1875 Charles Stewart Parnell elected Irish MP

Charles Stewart Parnell believed in Home Rule (that Ireland should be ruled by an Irish parliament and separately from Britain) and managed to convince the British Prime Minister William Gladstone to introduce a bill in Parliament.

8th April 1886 First Home Rule Bill

This bill proposed that 

  • A separate parliament and government should be set up in Dublin.

  • This parliament would control all Irish affairs except defense issues, foreign relations, trade and issues relating to customs and excise. Westminster would deal with these issues.

  • Westminster would no longer have any Irish MP's in it.

However, many Irishmen felt that Home Rule did not go far enough. They were worried that there would be no Irish MPs in Westminster to defend Irish interests. Protestants in Ireland, especially those in Ulster, were worried that the Parliament would be mainly made up of Catholics.

The Bill was defeated.

February 1893 Second Home Rule Bill

Gladstone again tried to introduce Home Rule for Ireland but was again defeated.

28th November 1905 Sinn Fein Formed

The political party Sinn Fein, meaning 'we ourselves' was formed. Their aim - to free Ireland from British rule and gain independence for the whole of Ireland. 

April 1912 Third Home Rule Bill

The proposals for Home Rule in Ireland were approved by Parliament. Home Rule was to become law in 1914.

January 1913 Ulster Volunteer Force (UVF) formed

The Protestants in Ulster made it known that they would resist any attempt to introduce Home Rule in Ireland.

1912 - 1920 New Plans for Home Rule with Partition

It was clear that the Ulster Protestants would not accept Home Rule so in order to avoid violence,  the British government came up with a new solution. Home Rule with Partition. Home Rule would be introduced in the South but six predominantly Protestant counties in the north would stay a part of the United Kingdom. This solution is largely the cause of the problems in Ireland that exist to this day. Nationalist remain committed to the idea of a united free Ireland, while Protestants are unwilling to accept anything less than partition.

25th November 1913 Irish Volunteers formed

To show their support from Home Rule, many Catholics joined the British army to fight Germany. However, as it emerged that the UVF would try to block Home Rule militant groups formed from these volunteers to counter the UVF. They became known as the Irish volunteers.

24th - 29th April 1916 The Easter Rising & Foundation of IRA

About a thousand rebels from the Irish Volunteers decided to take advantage of the fact that Britain was losing the war against Germany and proclaim an Irish Republic. Led by Patrick Pearse and James Connoly they seized Dublin's General Post Office on Easter Monday. British forces poured into Dublin including gunboats that fired on the rebels from the river Liffey. The fighting lasted five days and caused more than 400 deaths and 2,500 injuries. The rebels were forced to surrender. Those who had taken part in the Easter Rising became known as the Irish Republican Army.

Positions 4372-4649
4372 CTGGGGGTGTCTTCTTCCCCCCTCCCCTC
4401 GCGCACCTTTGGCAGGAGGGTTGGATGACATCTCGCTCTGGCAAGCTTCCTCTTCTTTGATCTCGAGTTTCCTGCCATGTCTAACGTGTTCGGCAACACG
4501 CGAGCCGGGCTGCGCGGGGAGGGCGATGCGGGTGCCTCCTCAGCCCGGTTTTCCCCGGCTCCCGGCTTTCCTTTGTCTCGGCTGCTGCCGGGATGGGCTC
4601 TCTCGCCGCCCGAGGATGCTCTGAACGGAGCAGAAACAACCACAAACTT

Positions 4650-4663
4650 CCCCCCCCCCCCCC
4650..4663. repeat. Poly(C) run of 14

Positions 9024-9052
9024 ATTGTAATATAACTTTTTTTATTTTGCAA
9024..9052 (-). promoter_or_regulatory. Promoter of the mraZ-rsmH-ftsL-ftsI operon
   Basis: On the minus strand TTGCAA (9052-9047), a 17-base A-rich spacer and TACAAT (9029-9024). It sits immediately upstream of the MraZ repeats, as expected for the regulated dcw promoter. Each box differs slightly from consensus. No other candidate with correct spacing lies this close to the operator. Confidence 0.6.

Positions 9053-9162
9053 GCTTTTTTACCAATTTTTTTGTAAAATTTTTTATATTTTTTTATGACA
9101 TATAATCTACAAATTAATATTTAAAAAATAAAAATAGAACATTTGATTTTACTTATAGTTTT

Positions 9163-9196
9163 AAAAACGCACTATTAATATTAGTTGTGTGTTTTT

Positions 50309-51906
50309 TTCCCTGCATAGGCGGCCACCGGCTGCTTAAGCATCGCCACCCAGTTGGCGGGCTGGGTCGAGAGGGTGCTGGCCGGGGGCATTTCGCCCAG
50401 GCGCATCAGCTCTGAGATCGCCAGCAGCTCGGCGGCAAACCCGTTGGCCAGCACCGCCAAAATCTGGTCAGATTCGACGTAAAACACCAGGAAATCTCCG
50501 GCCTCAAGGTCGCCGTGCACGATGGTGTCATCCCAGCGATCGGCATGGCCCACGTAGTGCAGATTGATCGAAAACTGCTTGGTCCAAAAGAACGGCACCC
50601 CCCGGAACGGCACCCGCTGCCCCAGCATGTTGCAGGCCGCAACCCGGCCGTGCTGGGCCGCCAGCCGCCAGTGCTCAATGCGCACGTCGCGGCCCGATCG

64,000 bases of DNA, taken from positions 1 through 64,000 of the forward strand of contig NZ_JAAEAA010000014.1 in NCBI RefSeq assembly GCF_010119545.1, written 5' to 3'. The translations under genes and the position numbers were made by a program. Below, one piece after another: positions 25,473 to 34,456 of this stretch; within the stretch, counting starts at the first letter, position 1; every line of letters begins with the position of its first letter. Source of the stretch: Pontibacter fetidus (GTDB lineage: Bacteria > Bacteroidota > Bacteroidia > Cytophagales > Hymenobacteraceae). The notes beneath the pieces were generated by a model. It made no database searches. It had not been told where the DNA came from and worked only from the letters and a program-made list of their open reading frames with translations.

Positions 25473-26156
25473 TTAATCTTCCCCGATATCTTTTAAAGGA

May 1916 Easter Rising Rebels executed

Seventy rebels were sentenced to death by the British forces. Fifteen executions were carried out, the remainder, including Michael Collins, were imprisoned. The executions led to a rise in support for Sinn Féin. 

December 1920 Partition (Government of Ireland Act)

The Government of Ireland Act introduced partition to Ireland. Two parliaments were introduced, one in Dublin to serve twenty-six counties and one in Belfast to serve six northern counties. The twenty-six counties were known as the Irish Free State and were given a measure of independence. The government of these counties was known as the Provisional Government. The six northern counties were to remain part of the United Kingdom but they would have their own parliament, the Stormont. A Council of Ireland was set up to oversee measures common to both parts. Unionists (those who want to remain a part of the United Kingdom) support Partition but Republicanists (those who want all of Ireland to be a separate independent republic) oppose partition.

6th December 1921 Irish Free State Treaty

This treaty between Britain and Ireland, legalised Partition. Violence, especially in the six northern counties escalated as Catholics showed their opposition to Partition. 

1922 Civil War

In early 1922 British forces began to leave Ireland. Their stations were handed over to the Irish Volunteers. However, the Volunteers were split between those that supported Partition and those that did not. Those that did became known as Free State soldiers while those that did not were known as Irregulars. Tension between the two groups escalated into violence which lasted for just over a year and left hundreds dead including Michael Collins leader of the Free State soldiers. The violence was eventually put down by the Provisional Government and 1100 rebels were interned (imprisoned without trial).

21st December 1948 Creation of Republic of Ireland

The Irish Free State was granted full independence from Britain under the terms of the Republic of Ireland Act. However, the six northern counties remained part of the United Kingdom.

January 1967 Northern Ireland Civil Rights Association (NICRA) Formed

The Northern Ireland Government was dominated by the Unionist party and as a part of the United Kingdom anti-Catholic laws that had been passed in the nineteenth century were still in force. The NICRA was largely based on the US Civil Rights Movement that fought for equality for black Americans and wanted to see the anti-Catholic measures abolished and equality for Catholics in Northern Ireland. 

1968 Civil Rights Protests

The first Civil Rights protest march took place in March. The second took place in Derry in October despite it being banned by the Minister for Home Affairs, William Craig, claiming that the movement was a front for the IRA. The Royal Ulster Constabulary were sent in to break up the march. They used excessive force, much of which was televised and broadcast worldwide. The tactics of the RUC left Catholics fearful and untrusting of them. The British government could no longer take a back seat and forced the Stormont to make reforms, however, the changes were minimal and in no way met the demands of the Civil Rights Movement.

1969 Tension between Catholics and Protestants

Catholic demands were no nearer being met and with the approach of the two main Unionist marches (the march of the Orangemen on July 12th and the march on August 12th to commemorate the siege of  Derry  in 1689 when apprentice boys closed the gates on King James) tension between Catholics and Protestants was high.